African, folk art collection at home in Natchez

NATCHEZ, Miss. — John and Pam Finley did not lose a home to Hurricane Katrina in 2005, but many of their possessions did.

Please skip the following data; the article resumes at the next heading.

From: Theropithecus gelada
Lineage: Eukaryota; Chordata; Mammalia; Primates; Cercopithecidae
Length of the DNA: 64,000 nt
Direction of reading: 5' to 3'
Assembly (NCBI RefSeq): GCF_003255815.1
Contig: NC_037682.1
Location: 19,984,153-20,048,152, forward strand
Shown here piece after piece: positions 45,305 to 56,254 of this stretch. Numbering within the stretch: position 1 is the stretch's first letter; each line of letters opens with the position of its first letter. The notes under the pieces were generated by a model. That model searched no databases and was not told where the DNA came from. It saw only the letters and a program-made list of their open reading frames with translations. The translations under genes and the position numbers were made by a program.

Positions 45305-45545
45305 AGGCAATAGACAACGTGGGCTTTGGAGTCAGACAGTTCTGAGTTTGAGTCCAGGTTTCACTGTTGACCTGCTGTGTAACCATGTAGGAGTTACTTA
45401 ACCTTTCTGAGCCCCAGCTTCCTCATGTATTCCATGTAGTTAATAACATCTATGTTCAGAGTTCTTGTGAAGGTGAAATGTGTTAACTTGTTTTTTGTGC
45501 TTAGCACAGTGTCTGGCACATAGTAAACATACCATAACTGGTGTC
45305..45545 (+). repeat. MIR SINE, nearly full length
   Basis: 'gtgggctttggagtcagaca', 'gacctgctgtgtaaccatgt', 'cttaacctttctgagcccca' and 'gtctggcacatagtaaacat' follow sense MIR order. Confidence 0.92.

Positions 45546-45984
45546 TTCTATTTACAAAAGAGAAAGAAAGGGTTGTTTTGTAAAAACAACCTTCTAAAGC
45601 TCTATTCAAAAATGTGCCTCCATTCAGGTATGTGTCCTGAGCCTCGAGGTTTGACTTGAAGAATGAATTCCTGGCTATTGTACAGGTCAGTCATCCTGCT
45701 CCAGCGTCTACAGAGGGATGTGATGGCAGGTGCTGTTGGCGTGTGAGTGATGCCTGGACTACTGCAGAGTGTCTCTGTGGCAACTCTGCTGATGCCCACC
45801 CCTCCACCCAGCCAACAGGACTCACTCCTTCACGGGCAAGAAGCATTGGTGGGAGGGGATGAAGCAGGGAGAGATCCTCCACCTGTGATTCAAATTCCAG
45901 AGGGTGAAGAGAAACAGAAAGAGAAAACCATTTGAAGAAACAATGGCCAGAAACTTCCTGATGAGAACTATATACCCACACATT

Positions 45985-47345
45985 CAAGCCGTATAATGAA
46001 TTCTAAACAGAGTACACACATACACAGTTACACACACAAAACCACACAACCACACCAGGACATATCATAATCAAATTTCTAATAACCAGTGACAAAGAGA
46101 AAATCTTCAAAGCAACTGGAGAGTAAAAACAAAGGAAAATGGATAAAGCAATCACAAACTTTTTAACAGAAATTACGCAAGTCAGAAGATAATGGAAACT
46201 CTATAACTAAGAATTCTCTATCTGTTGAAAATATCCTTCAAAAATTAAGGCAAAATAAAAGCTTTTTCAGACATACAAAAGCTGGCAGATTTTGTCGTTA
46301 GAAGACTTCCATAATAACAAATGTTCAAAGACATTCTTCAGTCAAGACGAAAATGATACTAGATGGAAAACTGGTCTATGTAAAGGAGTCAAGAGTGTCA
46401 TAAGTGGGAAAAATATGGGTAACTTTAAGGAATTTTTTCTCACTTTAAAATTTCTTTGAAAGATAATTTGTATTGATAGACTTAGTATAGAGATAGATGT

NATCHEZ, Miss. — John and Pam Finley did not lose a home to Hurricane Katrina in 2005, but many of their possessions did. The Finleys were housing a collection of west African and African-American folk art in the Ohr-O’Keefe Museum in Biloxi when the building was destroyed by the storm. Pam Finley said after the horrific storm left the Gulf Coast a virtual ghost town, she was forced to find a new home for the collection. "Katrina put a barge on top of the museum," she said. "And they had to scale back the rebuilding plans for the museum because there just wasn’t any money. So they asked us to pick up the collection. Now they are only going to have (George Ohr) and maybe local artists in the museum." So the Finleys, with the help of several volunteers, packed up the collection and drove it to their home in New Mexico. But the collection is no longer homeless. The nearly 300-piece collection has found a new home inside the NAPAC Museum on Main Street in Natchez. While Finley said the building is a perfect home for her family’s collection, it was only by chance that she and her husband discovered Natchez. "Thanks to a Greg Iles book, I heard about Natchez," Finley said. "I lived in New Orleans, but I had never been here, but it sounded like somewhere we would like and the two of us took a trip." It was on that trip that the Finley’s saw the NAPAC building and almost immediately the wheels started turning on how to get the collection to Natchez. Finley said she approached NAPAC Director Darrell White and Natchez Mayor Jake Middleton about possibly moving the art collection to Natchez. "This belongs in the South," Finley said. "It is at home here." The Finleys collection began with the acquisition of a large number of pieces of African art but soon grew to include more contemporary folk art. "We love (the African art), but the house started getting dark because that is the nature of their art," Finley said. "So we started collecting the folk art to add some color. It really brightened things up." More than just complementary colors, Finley said the addition of the folk art and displaying the two collections together presents a full history of African-American culture. "Many people ask ‘What are my roots? Where do my genes come from,’" Finley said. "For some of these people, they had those roots severed at some point. With this collection, it presents a full circle of history from West African beginnings to African-American culture. "With the exception of their music, many times, their culture was lost." The collection now being housed at NAPAC features a variety of masks, figures, clothing, textiles, furniture and folk paintings. Finley said one of her favorite pieces is a stool with the base carved to look like a man. Finley said she is impressed with the detail in the pieces, especially considering the fact that they were all created before the invention of power tools. "You can see the wrinkles in his forehead," Finley said. "You don’t see Ethan Allen making anything like that." But even more than the details in the carvings or the assembly of pieces, Finley said the purpose of the pieces is what is really important to her. She said unlike modern art that is meant to mainly decorate, the pieces in her collection are meant to teach morals and provide protection and safety. One headpiece in the collection was used in ceremonies to teach young boys the dangers of having sex with their sisters, Finley said. The message was if a boy was to have sex with his sister, he would turn into the creature depicted in the mask. "You can imagine in the ceremony by fire light, that would look pretty scary and probably be pretty convincing," she said. Other pieces were specifically designed to ward off evil and provide protection, she said. One such piece is the Ejagham Power Board from Nigera that displays animal skulls and bones. Finley said the piece had a dual purpose — to scare women and children away from secret meetings and to ward away evil spirits and protect families. And, she said, though they are thousands of miles away from their homeland, the pieces are still providing protection — the collection has survived at least two disasters. A fire that did substantial damage to their house and a neighbor’s house in New Orleans did not harm any pieces in the collection. Likewise, each piece was also left undisturbed by Hurricane Katrina. "They are doing their job," she said. ______ Copyright 2009 Associated Press, The Natchez Democrat. All rights reserved. This material may not be published, broadcast, rewritten, or redistributed.

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